Mastodon: A Guide to Understanding the Three Different Feeds

If you’re tired of the centralized social media platforms that dominate the internet, Mastodon may be just what you’re looking for. This unique social media platform operates in a decentralized manner, with numerous interconnected servers or “instances,” each with their own community of users. When you join Mastodon, you’ll notice that the user interface is different from other social media platforms, featuring three distinct feeds: Home, Local, and Federated. In this blog post, we’ll explore the differences between these feeds and how they work.

Home Feed

The Home feed is the default feed that appears when you log into Mastodon. It displays posts from the people you follow on Mastodon, as well as any public posts that include hashtags that you follow. The Home feed is similar to the main feed on Twitter or Facebook, but with one key difference: it only shows posts from people who are on the same instance as you that you are connected with.

This means that your Home feed is likely to be more relevant to your interests, since it includes posts from people who are part of your specific following list or hashtag list. However, it also means that your Home feed may be more limited, since it doesn’t show you content from outside your community. If you’re interested in expanding your horizons, you may want to check out the Local and Federated feeds.

Local Feed

The Local feed is a unique feature of Mastodon that shows posts from people on your instance, regardless of whether or not you follow them. It allows you to see what people on your instance are talking about, even if they aren’t part of your immediate social network, or following list. The Local feed is a great way to discover new people and communities on Mastodon, as well as to get a sense of what topics and issues are important to your instance.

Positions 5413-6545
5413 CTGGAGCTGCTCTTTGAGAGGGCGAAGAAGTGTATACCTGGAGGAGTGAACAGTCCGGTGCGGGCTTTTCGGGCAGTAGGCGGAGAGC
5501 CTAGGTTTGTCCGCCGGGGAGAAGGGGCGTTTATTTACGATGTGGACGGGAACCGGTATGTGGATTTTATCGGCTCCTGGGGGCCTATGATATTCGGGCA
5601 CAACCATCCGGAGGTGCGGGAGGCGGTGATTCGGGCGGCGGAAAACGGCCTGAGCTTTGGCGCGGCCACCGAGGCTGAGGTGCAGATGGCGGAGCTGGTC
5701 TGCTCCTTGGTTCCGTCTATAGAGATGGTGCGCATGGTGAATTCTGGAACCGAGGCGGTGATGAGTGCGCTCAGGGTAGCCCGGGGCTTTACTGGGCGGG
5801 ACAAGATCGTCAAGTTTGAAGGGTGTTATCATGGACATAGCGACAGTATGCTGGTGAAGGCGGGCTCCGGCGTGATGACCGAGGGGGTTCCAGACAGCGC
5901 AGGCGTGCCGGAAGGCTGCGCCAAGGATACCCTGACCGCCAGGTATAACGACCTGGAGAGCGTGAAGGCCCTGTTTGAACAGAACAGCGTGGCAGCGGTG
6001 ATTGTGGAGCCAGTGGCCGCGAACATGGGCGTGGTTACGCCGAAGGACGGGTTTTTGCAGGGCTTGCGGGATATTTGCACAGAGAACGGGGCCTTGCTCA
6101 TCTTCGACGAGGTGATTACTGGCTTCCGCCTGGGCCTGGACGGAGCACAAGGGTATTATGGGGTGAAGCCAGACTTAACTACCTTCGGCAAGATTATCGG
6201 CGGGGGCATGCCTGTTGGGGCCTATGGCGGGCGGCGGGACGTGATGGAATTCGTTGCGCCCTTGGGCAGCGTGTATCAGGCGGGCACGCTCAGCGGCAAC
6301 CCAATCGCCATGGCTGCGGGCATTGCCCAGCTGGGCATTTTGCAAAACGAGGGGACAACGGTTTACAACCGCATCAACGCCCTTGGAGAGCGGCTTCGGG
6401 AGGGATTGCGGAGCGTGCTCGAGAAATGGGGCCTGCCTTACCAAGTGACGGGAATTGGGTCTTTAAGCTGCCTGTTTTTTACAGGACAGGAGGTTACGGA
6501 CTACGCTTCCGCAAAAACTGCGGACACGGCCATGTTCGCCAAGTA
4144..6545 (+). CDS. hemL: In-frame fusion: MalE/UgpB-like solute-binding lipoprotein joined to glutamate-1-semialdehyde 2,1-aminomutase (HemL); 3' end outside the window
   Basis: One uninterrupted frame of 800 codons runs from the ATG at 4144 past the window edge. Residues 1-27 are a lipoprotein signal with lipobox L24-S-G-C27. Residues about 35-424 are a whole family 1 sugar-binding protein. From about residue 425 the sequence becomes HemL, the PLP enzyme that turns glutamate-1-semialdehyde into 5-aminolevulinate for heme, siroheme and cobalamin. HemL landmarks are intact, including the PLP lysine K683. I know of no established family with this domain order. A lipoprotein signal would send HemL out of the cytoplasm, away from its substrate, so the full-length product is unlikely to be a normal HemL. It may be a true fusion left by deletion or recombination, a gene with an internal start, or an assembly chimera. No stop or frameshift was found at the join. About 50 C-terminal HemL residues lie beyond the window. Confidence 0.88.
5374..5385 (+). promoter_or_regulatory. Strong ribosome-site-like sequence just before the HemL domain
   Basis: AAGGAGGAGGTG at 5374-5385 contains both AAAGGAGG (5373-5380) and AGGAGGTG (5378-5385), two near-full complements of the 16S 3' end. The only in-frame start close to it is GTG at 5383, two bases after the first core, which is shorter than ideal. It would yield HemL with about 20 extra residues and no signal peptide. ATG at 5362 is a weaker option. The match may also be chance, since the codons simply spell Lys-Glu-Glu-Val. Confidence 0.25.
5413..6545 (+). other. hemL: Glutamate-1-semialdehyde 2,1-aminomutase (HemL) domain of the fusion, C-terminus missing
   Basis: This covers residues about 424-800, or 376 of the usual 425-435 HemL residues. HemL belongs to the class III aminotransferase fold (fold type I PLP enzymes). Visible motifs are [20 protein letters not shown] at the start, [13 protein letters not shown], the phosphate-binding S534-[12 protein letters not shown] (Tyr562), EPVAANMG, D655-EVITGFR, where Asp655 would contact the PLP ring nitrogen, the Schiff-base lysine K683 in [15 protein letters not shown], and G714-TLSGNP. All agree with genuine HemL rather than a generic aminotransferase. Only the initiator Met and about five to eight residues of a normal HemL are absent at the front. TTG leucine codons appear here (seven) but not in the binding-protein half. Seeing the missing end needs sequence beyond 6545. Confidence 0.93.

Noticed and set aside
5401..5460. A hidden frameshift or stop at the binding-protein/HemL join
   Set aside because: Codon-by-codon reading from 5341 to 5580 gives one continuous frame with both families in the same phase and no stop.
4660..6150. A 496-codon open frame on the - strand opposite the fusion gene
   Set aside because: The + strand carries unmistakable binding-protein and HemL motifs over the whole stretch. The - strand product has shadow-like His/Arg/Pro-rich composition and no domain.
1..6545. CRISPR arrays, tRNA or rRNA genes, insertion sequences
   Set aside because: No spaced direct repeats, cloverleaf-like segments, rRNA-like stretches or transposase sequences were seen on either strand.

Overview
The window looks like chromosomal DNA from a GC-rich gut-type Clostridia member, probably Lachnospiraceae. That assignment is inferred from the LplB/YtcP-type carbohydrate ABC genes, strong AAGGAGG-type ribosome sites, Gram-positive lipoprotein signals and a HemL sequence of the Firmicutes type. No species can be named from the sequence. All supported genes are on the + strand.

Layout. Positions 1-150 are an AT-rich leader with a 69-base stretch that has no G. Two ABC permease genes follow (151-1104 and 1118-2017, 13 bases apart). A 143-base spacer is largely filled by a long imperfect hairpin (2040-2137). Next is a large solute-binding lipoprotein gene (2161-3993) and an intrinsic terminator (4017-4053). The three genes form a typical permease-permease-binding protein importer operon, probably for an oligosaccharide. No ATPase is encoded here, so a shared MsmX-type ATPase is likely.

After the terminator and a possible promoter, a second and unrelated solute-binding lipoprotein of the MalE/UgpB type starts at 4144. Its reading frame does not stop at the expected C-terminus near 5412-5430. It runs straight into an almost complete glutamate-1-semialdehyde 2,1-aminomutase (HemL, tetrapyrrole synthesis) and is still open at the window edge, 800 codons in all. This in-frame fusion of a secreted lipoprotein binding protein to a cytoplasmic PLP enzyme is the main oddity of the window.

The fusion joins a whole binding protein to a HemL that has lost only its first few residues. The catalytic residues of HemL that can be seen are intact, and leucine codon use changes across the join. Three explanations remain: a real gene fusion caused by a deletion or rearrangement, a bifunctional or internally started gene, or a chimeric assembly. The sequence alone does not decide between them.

However, it can also be overwhelming, especially on larger instances with many active users. If you find the Local feed too noisy, you can always filter it by using hashtags or muting specific users. By doing so, you can tailor your experience on Mastodon to your specific interests and needs.

Federated Feed

The Federated feed is the final feed on Mastodon and is arguably the most interesting or noisiest one. It displays posts from people on other instances that are part of the same Fediverse network as your instance. This means that you can see content from people who are part of other Mastodon communities, and who may have different perspectives and interests than your own.

However, it can also be overwhelming, especially on larger instances with many active users. You can always filter the Federated feed by using hashtags or muting specific users if you find it too noisy.


In summary, Mastodon is a decentralized social media platform that operates differently than traditional social networks. It has three distinct feeds: Home, Local, and Federated, which allow users to discover and engage with content on the platform. By understanding the differences between these feeds, you can make the most of your Mastodon experience and engage with the communities and content that matter to you.

Whether you’re interested in staying close to your own community or exploring new perspectives and interests, Mastodon offers a unique and decentralized social media experience that may well be worth exploring.

a cell phone sitting on top of a table with a Mastodon screen


  • Different Mastodon apps have different methods or icons for reaching each feed. So you may have to explore your app to find each feed.
  • The official iOS Mastodon app displays only the Home feed right now.
  • If you’re new to Mastodon and on an iOS device, the noteworthy contenders are Ice Cubes App and Ivory. Ice Cubes has quite a few features lacking in other apps and is under constant development and improvement. Ivory’s heritage is tied to the Twitter Tweetbot app and will make you feel at home if you’re used to Tweetbot.
a laptop computer sitting on top of a desk
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